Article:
3. Baking and brewing
All living things respire and the respiration of yeast forms the basis of the brewing and baking industries. Case study 3 and Activity 3 show how you can make use of this in your classroom. In the case study, the teacher gets a visitor into the classroom and the activity involves a visit. While it requires time and careful planning, a visit to a local industry (e.g. bread making) will have real value in motivating students and in helping them to understand the relevance of what they do in class to the real world. It should also help them to realise that ordinary people have used aspects of the scientific process to refine their methods. Over hundreds of years scientists have observed, carefully experimented with different methods, evaluated the results and where necessary modified their methods. Before you go, try to prime students on what they should look out for. It will help if they have studied yeast and fermentation before they go and are asked to relate what they see to what they have learned.
Case study 3: Inviting a visitor to school
One of Mr Nkala’s former students, David, had started working in a local bakery. Mr Nkala asked David to come and talk to his students about work in the bakery. David enjoyed his job and was pleased to do this.
He explained that the main ingredients of bread are flour, yeast, and water. He had brought some fresh yeast and some dried yeast to show the students. He put some of the yeast in a small bowl, added some warm water and a small spoonful of sugar. He asked the students to keep an eye on the mixture to see if they noticed any changes. In the meantime, he explained how to make bread.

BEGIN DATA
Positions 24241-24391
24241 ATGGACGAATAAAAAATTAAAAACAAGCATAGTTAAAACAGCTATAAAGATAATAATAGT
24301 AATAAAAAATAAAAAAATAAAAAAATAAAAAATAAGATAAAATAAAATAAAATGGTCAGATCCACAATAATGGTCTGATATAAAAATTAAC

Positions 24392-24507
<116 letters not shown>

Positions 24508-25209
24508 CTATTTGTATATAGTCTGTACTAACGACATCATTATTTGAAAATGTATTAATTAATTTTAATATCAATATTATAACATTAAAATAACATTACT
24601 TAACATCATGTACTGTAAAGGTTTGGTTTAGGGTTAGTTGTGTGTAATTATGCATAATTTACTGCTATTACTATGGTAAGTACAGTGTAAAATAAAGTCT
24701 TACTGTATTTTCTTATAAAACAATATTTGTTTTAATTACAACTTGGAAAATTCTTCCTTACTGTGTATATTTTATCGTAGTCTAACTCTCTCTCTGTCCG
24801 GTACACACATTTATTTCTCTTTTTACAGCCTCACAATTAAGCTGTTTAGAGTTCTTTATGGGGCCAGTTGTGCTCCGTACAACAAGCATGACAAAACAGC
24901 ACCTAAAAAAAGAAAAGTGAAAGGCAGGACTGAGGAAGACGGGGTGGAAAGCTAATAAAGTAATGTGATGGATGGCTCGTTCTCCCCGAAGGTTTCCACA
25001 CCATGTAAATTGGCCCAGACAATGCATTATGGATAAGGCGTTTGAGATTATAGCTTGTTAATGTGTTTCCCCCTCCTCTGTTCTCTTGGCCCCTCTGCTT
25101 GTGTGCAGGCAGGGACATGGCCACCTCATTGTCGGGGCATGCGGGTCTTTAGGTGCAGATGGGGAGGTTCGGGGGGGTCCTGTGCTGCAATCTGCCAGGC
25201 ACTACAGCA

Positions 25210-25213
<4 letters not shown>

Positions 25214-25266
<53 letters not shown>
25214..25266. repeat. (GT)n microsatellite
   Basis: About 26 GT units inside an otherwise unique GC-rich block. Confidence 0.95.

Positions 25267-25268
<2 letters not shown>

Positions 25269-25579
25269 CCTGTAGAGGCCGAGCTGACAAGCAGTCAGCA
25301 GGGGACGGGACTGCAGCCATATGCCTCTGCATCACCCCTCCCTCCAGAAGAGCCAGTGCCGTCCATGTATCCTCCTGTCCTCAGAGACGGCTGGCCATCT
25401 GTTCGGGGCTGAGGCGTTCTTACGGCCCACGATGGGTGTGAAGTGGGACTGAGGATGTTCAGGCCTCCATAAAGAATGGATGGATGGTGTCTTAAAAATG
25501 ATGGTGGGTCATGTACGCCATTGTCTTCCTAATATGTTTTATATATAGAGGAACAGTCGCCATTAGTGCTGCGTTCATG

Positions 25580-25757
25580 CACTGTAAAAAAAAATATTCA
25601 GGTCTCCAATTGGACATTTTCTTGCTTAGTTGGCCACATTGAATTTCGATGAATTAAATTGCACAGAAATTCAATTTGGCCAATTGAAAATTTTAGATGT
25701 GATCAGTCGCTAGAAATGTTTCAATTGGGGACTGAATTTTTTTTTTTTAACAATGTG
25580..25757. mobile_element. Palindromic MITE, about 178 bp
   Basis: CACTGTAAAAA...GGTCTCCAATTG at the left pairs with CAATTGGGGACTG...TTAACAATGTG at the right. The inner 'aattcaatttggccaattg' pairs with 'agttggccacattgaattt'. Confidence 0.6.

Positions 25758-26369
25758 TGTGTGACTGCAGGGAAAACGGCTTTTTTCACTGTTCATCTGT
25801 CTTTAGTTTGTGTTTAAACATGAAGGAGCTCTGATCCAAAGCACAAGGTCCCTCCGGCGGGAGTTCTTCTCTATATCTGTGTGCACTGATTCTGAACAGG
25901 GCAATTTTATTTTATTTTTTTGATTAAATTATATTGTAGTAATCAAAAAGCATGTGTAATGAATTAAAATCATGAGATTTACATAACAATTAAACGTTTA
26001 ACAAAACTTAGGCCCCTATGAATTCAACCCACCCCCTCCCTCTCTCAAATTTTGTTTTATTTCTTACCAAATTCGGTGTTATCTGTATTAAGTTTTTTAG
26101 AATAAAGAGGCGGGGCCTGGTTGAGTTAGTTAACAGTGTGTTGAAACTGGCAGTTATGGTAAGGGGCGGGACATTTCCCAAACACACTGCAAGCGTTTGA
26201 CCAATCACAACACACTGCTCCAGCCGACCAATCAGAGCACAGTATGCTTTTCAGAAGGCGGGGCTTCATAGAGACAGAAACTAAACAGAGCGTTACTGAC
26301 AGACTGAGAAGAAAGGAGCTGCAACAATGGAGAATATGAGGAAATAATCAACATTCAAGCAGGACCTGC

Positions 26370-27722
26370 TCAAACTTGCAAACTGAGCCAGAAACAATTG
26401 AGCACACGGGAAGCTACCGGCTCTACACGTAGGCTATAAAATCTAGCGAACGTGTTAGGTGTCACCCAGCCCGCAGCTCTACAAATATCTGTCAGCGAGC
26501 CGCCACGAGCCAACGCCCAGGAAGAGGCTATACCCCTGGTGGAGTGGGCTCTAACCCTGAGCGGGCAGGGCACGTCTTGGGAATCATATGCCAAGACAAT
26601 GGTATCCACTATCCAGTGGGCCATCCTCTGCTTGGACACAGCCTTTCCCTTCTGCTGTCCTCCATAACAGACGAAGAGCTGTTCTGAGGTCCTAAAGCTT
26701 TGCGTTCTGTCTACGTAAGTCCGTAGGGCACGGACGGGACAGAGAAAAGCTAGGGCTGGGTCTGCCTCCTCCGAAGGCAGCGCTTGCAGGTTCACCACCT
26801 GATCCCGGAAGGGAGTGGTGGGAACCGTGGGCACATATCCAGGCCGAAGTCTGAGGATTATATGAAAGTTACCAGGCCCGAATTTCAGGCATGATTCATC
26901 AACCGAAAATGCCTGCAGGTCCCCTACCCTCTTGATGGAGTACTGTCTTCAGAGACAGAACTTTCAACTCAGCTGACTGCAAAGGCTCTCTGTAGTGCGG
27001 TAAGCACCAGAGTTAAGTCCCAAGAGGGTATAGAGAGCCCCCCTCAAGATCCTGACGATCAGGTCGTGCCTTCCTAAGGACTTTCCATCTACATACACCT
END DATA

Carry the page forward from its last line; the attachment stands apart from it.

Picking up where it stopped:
David told the class that yeast is a single-celled fungus. Like all living organisms, yeast gets its energy during respiration. He asked them what they knew about respiration and was impressed with the replies. Yeast can respire without the need for oxygen (anaerobic respiration). As it respires yeast produces carbon dioxide gas and alcohol.
By now the students had noticed that the bowl of yeast, water and sugar had started to froth up with lots of tiny bubbles. David had brought some samples of the bread he made which he passed round for the students to examine. He asked the students why the bread did not taste of alcohol. Before he left, David explained what qualifications he had and described the training he had received. One day he hopes to own his own bakery and intends to specialise in making different kinds of bread from other countries. He gave the class a recipe for making bread (Resource 5) which they could do at home.
Activity 3: Organising a visit
Set up an experiment to show that yeast, sugar and water produce carbon dioxide and ethanol, provided that they are kept in a warm environment, in the absence of air. Explain to your students how this process is used in bread making and in brewing.
Try to arrange a visit to a local bakery or brewery, to reinforce learning and demonstrate the practical uses of this process. Depending on the size of your local bakery or brewery, there may not be enough space for the whole class to go on the visit. Those who do go could give a short presentation to the rest of the class when they return. You and your students will need to be aware of strict rules on cleanliness and hygiene associated with any business concerned with food. You can ask your students to look out for ways the bakery workers ensure that cleanliness is maintained. Some equipment and processes could cause injury to your students, such as the hot ovens, so it is important that they act responsibly and listen to instructions carefully. During the visit students should try to find answers to a number of questions. Possible questions, together with suggested answers are included in Resource 6 . Students should also be encouraged to think of and to ask questions of their own.